Home » The Shreya Singhal Judgement & Section 66A of the IT Act

The Shreya Singhal Judgement & Section 66A of the IT Act

On March 24, 2015, the Supreme Court of India ruled that that Section 66A of the Information Technology Act, 2000 was unconstitutional. The decision, widely regarded as a watershed moment in free speech law, adopted progressive international free speech standards and ensured that the strict scrutiny of standards for freedom of expression was equally applicable over the internet.

Case Background

In 2012, the Mumbai Police arrested two women, Shaheen Dhada and Rinu Srinivasan, for making a scathing Facebook post about the bandh enforced in the aftermath of Shiv Sena founder Bal Thackeray’s death. The police ultimately released the girls but their arrests were condemned across the country.

Many activists complained that police had abused their authority by invoking Section 66A of the Information Technology Act, 2000, which prescribes the punishment for sending obnoxious texts or messages through communication services. It has curtailed the fundamental right to free expression guaranteed by Article 19 (1) (a) of the Indian Constitution.

peaceful protest

The offense specified in Section 66A of the IT Act falls under the category of cognizable crimes, which allow police officers to arrest and investigate a case without a warrant. As a result, many questionable arrests of people were made by police around the country for sharing any viewpoint or position that the government label as ‘obnoxious content.’ There was a protest that this content was actually mostly political dissent.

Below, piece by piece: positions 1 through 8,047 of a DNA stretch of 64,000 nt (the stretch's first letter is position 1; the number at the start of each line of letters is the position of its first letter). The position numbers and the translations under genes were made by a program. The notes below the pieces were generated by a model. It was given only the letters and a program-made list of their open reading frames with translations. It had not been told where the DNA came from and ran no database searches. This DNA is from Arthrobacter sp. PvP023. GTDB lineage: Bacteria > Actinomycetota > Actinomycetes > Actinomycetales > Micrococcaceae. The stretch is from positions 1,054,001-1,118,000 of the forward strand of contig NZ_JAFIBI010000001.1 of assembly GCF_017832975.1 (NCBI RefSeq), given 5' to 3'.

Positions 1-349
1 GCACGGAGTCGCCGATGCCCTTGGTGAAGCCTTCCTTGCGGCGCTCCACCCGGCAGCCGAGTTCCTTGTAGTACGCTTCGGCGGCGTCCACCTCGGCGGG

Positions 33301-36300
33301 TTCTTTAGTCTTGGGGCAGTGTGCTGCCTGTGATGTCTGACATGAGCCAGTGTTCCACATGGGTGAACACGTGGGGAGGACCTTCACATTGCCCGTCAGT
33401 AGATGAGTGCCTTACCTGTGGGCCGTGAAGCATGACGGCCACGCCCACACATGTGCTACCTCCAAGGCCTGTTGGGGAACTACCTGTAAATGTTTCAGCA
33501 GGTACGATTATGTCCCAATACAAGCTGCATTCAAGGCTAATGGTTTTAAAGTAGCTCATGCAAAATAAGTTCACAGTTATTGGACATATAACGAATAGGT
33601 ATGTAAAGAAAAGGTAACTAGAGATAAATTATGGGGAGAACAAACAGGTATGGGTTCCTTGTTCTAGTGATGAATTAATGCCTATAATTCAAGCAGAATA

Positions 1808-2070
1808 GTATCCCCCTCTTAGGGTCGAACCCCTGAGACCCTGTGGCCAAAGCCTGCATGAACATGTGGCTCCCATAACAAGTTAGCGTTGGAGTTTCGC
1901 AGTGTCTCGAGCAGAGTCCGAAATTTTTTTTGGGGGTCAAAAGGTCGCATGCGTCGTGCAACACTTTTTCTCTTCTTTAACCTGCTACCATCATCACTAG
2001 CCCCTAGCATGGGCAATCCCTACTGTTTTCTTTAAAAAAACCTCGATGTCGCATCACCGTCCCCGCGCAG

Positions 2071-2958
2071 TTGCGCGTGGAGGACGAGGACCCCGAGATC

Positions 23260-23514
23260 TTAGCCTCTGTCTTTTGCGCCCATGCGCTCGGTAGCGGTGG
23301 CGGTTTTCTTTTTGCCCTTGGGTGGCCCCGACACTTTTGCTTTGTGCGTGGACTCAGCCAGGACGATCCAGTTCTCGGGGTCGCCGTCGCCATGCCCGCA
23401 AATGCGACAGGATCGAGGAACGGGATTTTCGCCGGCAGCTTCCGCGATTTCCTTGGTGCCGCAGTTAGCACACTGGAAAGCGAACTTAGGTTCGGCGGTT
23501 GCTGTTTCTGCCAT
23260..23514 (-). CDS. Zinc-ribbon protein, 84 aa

In 2013, the Union Government proposed an amendment to arrest a person made under Section 66A of the IT Act. According to the Central Government’s advice, no one should be seized by the police without the prior authorization of a senior official who is not below the level of Inspector General of Police. People around the country submitted multiple petitions to overturn the unlawful elements of the IT Act. The Supreme Court of India merged the petitions into a single Public Interest Litigation, and the case was dubbed Shreya Singhal v. Union of India.

Facts in Issue

The petitioner filed a writ case in the public interest under Article 32 of the Indian Constitution, requesting that the Supreme Court of India declare Sections 66A, 69A, and 79 of the IT Act to be ultra-vires to the Indian Constitution. The petition claimed that the language of these laws was too broad and vague.

The petitioner further stated that the purpose of these rules is to encourage reckless exploitation, which is prohibited under Articles 14, 19(1)(a), and 21 of the Indian Constitution. Terminologies such as menacing, offensive, irritation, inconvenience, obstruction, danger, and insult are not defined in any statute. As a result, it is more vulnerable to undesired mistreatment. The distinction created between citizens and netizens of the nation was deemed arbitrary and violated the principle of freedom of expression based on Article 19(1)(a) of the Constitution.